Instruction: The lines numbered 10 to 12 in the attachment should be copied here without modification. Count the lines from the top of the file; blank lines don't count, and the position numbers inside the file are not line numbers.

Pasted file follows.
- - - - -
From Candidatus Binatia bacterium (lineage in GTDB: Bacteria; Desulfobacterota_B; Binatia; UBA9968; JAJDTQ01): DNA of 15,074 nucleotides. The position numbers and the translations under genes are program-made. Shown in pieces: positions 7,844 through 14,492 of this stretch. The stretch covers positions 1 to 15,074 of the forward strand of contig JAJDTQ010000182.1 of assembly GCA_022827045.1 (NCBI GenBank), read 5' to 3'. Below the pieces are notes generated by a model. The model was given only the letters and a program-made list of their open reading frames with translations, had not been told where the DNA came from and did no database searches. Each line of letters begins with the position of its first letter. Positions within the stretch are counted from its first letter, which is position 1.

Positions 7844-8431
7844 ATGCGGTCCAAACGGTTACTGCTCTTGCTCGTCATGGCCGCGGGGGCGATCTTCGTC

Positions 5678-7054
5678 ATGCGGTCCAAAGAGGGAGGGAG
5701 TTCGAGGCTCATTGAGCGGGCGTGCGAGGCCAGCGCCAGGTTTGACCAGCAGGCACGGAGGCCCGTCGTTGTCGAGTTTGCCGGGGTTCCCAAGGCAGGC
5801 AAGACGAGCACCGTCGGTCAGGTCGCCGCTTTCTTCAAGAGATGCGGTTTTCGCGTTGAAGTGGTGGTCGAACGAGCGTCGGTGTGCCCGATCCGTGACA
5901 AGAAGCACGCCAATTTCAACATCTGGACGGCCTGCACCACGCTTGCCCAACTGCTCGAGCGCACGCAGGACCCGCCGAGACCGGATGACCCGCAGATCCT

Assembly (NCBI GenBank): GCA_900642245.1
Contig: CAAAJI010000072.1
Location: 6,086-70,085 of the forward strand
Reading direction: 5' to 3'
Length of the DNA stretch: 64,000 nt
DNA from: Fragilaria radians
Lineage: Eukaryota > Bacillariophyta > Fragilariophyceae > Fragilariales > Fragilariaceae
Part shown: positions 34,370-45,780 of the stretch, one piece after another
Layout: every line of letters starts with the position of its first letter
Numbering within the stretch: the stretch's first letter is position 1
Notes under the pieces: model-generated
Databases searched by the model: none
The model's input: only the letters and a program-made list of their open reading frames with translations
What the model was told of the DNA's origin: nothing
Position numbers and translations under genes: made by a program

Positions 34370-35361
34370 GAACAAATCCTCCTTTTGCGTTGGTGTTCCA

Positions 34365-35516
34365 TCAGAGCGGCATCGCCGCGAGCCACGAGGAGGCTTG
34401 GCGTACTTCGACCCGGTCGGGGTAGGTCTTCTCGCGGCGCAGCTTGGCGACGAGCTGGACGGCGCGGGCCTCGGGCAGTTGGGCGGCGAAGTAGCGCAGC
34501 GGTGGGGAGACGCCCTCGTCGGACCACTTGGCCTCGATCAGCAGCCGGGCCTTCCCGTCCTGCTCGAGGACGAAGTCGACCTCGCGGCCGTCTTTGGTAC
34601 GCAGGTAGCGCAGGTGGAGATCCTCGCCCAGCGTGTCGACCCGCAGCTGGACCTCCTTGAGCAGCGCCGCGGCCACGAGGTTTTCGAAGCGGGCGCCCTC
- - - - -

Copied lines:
Contig: CAAAJI010000072.1
Location: 6,086-70,085 of the forward strand
Reading direction: 5' to 3'